- 5 lbs of tomatoes
- 1 lb large Anaheim green chiles (5-6 chiles)
- 3 jalapeno chilies, seeded and stems removed, chopped (I left the seeds because I wanted it spicy)
- 1-1/2 cups chopped onion
- 3 cloves garlic, minced
- 1 cup apple cider vinegar
- 1/2 cup loosely packed fresh chopped cilantro (including stems)
- 2 teaspoons dried oregano
- 1/2 teaspoon ground cumin
- 2 teaspoons salt
- 1-2 teaspoons sugar or more (to taste)
- Canning jars, with rings and new lids
- A very large stockpot or canning pot (16-qt)
- A flat steamer rack on which to place the filled jar for the water bath canning, so that they don't touch the bottom of the pan and crack from excess heat
- Canning tongs to make it easy to lift the jars in and out of boiling water
- Rubber or latex coated gardening gloves to make it easier on your hands for handling hot jars
Method1 Prepare for canning. Put jars in dishwasher on "sterilize" to heat, start boiling water in canner, heat jar lids in a separate pot.
2 Chop up peppers and cilantro and add all ingredients into a bowl. I used the easy way for this and just pulsed everything in my food processor a few times.
3 Prepare the tomatoes. To blanch them, score the ends of the tomatoes and place them in boiling water for a minute. Remove and discard the peels. Cut away any cores if you haven't done so already. Chop the tomatoes taking care to save any juices that may come out of them. Starting with 5 pounds of tomatoes you should end up with about 8 cups of chopped tomatoes and juices. (You must use at least 7 cups of tomatoes.) Place them in a bowl and set aside.
4 Put all of the ingredients into a large (8-qt) stainless steel pot. (Do not use aluminum or the acidity of the sauce will cause the aluminum to leach into the sauce.) Bring to a boil, reduce to a simmer. Cook uncovered for about 10 minutes.
5 While the salsa is cooking, place the jar lids in a bowl and cover with hot (not boiling) water to sterilize.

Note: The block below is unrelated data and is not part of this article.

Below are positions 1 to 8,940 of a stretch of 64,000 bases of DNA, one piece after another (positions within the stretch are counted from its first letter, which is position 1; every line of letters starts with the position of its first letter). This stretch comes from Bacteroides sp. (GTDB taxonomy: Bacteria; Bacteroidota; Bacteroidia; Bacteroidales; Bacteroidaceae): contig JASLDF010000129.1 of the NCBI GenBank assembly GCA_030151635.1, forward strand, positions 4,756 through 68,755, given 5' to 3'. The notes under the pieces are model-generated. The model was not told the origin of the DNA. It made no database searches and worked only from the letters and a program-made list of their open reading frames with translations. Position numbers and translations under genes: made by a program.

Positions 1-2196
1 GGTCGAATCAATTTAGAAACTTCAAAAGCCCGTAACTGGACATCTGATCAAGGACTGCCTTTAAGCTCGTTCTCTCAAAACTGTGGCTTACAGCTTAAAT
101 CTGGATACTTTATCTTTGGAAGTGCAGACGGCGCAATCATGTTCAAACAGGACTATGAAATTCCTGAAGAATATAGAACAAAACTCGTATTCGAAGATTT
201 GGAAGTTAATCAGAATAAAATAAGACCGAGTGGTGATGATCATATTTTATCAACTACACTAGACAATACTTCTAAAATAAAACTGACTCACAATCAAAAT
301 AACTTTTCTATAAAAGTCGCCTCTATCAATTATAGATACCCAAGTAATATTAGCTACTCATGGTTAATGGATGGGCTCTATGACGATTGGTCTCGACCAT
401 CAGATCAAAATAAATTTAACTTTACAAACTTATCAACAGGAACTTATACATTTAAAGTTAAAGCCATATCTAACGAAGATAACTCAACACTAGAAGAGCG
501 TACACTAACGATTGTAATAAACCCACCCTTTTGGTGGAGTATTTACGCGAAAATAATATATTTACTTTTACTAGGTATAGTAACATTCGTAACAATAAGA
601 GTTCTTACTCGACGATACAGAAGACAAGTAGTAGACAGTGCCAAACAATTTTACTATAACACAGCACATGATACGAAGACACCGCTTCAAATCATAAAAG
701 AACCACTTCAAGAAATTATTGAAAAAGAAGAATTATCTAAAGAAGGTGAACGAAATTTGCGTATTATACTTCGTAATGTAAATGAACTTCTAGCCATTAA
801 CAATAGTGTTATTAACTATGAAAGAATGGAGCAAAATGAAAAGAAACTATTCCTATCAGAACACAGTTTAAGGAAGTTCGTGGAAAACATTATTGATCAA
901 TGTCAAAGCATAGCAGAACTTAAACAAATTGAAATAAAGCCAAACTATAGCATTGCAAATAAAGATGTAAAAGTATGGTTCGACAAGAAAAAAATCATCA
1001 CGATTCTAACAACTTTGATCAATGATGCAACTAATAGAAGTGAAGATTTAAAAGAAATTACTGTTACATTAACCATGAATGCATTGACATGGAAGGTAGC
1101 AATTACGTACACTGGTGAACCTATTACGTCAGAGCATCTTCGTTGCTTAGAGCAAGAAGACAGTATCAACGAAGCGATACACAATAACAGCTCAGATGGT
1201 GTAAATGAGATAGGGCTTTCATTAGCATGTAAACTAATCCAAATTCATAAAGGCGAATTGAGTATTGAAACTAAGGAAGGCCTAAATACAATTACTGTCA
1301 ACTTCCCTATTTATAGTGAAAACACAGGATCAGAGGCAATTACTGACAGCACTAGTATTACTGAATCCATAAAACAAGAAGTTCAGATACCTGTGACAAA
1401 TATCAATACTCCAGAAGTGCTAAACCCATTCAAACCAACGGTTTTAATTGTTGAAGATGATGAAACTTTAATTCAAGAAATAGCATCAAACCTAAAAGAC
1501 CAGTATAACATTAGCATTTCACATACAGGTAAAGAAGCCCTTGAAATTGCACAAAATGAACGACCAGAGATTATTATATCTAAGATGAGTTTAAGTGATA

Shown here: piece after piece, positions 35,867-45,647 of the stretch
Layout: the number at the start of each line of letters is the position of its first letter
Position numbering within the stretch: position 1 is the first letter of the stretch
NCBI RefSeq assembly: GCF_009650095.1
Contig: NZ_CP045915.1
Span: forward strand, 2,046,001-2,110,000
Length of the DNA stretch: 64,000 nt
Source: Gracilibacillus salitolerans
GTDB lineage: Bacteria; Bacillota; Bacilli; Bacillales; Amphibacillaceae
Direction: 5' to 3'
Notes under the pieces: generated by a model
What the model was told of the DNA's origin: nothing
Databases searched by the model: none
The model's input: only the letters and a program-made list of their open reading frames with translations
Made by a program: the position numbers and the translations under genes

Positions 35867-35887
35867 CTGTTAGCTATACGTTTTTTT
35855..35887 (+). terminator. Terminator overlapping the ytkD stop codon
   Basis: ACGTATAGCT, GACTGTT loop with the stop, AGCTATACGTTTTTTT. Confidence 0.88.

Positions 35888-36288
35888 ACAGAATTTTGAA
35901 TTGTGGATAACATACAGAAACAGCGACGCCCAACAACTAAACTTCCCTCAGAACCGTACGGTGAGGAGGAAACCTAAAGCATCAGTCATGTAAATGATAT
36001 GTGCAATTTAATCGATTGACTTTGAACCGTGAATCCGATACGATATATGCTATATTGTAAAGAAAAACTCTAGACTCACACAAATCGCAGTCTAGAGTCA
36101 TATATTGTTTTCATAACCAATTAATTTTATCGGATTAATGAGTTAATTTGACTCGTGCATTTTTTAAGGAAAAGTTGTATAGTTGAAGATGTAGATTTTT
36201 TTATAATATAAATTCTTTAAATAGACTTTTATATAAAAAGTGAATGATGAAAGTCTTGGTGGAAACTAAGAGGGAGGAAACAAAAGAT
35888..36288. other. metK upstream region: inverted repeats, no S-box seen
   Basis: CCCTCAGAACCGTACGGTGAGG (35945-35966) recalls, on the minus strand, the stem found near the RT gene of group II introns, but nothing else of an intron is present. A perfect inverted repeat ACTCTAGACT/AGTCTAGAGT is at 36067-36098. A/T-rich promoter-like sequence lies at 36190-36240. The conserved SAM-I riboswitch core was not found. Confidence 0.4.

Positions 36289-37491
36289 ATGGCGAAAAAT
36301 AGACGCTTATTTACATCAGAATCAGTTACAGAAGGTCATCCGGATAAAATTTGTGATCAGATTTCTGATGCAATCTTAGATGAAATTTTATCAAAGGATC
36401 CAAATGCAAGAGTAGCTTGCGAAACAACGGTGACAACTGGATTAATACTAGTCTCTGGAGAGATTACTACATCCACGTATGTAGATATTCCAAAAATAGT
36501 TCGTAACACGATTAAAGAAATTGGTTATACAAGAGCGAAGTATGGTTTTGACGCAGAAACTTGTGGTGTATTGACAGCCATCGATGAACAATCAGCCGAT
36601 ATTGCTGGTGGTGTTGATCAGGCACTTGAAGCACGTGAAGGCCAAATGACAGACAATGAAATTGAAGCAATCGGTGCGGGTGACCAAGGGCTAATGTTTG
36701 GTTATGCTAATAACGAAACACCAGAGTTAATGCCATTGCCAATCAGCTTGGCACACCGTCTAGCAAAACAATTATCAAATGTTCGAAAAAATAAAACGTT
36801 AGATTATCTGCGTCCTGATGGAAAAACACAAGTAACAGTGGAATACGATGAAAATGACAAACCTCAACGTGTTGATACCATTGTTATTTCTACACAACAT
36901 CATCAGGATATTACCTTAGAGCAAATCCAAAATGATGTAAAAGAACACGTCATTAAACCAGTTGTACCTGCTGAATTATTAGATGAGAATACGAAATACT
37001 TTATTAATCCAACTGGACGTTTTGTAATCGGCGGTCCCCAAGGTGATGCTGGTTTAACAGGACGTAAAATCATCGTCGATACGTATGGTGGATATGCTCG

6 If you want your salsa to be more smooth than chunky, use an immersion blender to pulse it a few times, or working in batches ladle about half of it into a blender and purée.
7 Adjust seasonings. If too acidic to taste, you can balance it with a little more sugar. If too sweet, add a bit more vinegar.
8 Ladle salsa into canning jars, leaving 1/2-inch head space. Wipe the rims with a clean, dampened paper towel so that there is no residual food on the rims. Place canning lids on the jars. Screw on the lid rings. Do not over-tighten or you may not get a good seal. Air does need to escape from the jars during the next step, the water bath.
9 Place the filled and lidded jars back onto the rack in the large stock-pot of hot water you used to sterilize the jars in step one. You may need to remove some of the water from the pot to prevent it from overfilling. Cover the jars with at least 1-inch of water. Bring to a rolling boil and process for 15 minutes (20 minutes for altitudes 1000 to 6000 ft, 25 minutes above 6000 ft). Then turn off heat and let the jars sit in the hot water for 5 minutes. Remove jars from the water bath and let sit on a counter for several hours until completely cool. The lids should "pop" as the cooling salsa creates a vacuum under the lid and the jars are sealed. If a lid has not sealed, either replace the lid and reprocess in a water bath for another 15 minutes, or store in the refrigerator and use within the next few days.
Remember to label the cans with the date processed. (I use a Sharpie on the lid.) Canned salsa should be eaten within a year.